[Haskell-cafe] Re: Why Not Haskell?

Brian Hulley brianh at metamilk.com
Mon Aug 7 17:00:55 EDT 2006

Jón Fairbairn wrote:
> Stefan Monnier <monnier at iro.umontreal.ca> writes:
>>> I can't entirely dismiss GNU/FSF/GPL but it poses a fundamental
>>> conflict with the only way I can see of earning a living so it's
>>> like a continuous background problem which drains some of my energy
>>> and enthusiasm hence the length of my rambling post where I made
>>> another attempt to understand my relation to it.
>> Maybe you should thank the FSF for making you doubt: you should
>> really think very hard about how you're going to make a living off
>> of selling a program, even if that program hasn't been anywhere near
>> any GPL'd code.  In all likelihood it'll be much easier to earn your
>> money by selling services around your program than just the program
>> itself.
> To add to that from the point of view of a potential user:
> if there some programme that I'm going to rely on and its
> source is not free, I'll look elsewhere rather than rely on
> a single vendor that might disappear without a trace and
> leave me with no support.
> Conversely, if it has free source, but doesn't quite do what
> I'm relying on it to do, I'll happily pay someone to sort it
> out for me (assuming that I can't/don't want to/am to busy
> to do it myself and that I have any money).
> I know of several good ideas that started out as attempts at
> commercial projects but weren't taken up. The best that
> happened to them is that someone recoded the idea (or it was
> re-released) as free software. If that didn't happen, they
> disappeared without trace. Remember, keeping the code secret
> is no protection against someone rewriting the whole thing
> from scratch.  If it's a big enough idea, you can be sure
> that some large commercial concern (and conceivably teams of
> amateurs) will do that unless you've patented something
> crucial... and keeping patents alive is an expensive
> business -- especially if there's a large concern on your
> case ("we want to use your patented idea. Oh, it looks like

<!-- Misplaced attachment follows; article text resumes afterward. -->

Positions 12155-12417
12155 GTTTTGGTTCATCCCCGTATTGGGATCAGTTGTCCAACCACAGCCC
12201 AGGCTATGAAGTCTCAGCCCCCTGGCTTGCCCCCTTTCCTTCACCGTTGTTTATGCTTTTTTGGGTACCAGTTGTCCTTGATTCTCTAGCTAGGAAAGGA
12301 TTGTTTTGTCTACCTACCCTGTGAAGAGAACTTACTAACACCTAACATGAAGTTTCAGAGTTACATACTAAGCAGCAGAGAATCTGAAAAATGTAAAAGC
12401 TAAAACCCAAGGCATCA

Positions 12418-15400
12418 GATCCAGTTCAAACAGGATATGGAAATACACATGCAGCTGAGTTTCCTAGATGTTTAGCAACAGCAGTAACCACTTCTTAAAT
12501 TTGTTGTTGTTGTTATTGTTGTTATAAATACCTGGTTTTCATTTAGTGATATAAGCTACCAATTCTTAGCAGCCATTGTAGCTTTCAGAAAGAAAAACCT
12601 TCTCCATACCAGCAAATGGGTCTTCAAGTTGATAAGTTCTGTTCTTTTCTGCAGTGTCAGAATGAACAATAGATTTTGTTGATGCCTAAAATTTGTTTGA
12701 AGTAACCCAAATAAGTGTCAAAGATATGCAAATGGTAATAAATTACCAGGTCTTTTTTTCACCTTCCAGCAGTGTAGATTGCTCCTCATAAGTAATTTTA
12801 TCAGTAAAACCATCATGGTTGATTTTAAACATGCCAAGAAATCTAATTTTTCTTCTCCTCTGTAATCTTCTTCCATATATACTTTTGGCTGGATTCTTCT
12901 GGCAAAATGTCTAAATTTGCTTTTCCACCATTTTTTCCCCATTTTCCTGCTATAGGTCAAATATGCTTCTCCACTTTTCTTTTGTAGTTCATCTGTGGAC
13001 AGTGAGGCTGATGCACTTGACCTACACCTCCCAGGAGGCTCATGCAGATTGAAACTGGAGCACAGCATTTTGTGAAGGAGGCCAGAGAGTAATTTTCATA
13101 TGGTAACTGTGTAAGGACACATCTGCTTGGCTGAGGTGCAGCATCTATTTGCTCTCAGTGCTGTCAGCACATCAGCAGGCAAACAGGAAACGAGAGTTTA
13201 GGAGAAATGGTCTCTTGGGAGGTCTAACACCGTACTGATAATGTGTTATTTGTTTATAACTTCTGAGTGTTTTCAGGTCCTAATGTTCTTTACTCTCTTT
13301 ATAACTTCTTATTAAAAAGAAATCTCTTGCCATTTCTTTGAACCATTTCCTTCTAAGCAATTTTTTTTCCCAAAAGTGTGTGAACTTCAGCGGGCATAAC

> your code uses one of our patented ideas; you'll be hearing
> from our lawyers").

Thanks Jón and Stefan for these points.

I'm coming round to the idea that possibly a combination of BSD (for libs) 
and a metamorphosing licence for the program (from proprietary up to a 
certain date then GPL thereafter) would solve these problems by removing 
incentives for anyone else to try and reverse engineer code before I'd had 
time to get an established user base, while keeping users happy (6 months is 
not that long to wait to get full control), and preventing anyone else 
getting a similar advantage after the 6 months had elapsed (if they used any 
of the non-BSD parts of the app (now available to them under GPL) they'd 
have to release their version as GPL).

After the 6 months had elapsed, other companies could develop the code 
further, but they wouldn't be able to impose a similar metamorphosing 
license because the code they used (apart from the BSD components of course) 
would be covered by GPL.

However *I* would still have the right to modify my code and repeat the 
metamorphic process because I wouldn't be bound by the metamorphic GPL 
license I sold to others (please correct me if I've got this wrong), so 
people could choose to pay a modest sum to me for the improved version, 
(which I'd have had a head start of the last 6 months to develop) or wait 6 
months to get it from some other company, or spend several months hacking 
themselves starting from the original version...

It gets even better because as long as I make sure that I only use BSD libs 
+ my own code, I could always choose to release future versions with a 
proprietary license therefore the amortized consequence of the previous 
metamorphic GPL releases would be risk-free (those versions now being so far 
behind that they would be irrelevant) yet any other companies which had made 
improvements (as long as they were based on a version they received + all 
their own code (or BSD code)) could be a useful source of ideas (to 
reimplement) or collaboration.

Anyway no doubt this is all getting a bit off topic but it's interesting 
that the different concepts provided by BSD and GPL can suggest possible 
models like the above.

Regards, Brian.
Logic empowers us and Love gives us purpose.
Yet still phantoms restless for eras long past,
congealed in the present in unthought forms,
strive mightily unseen to destroy us.


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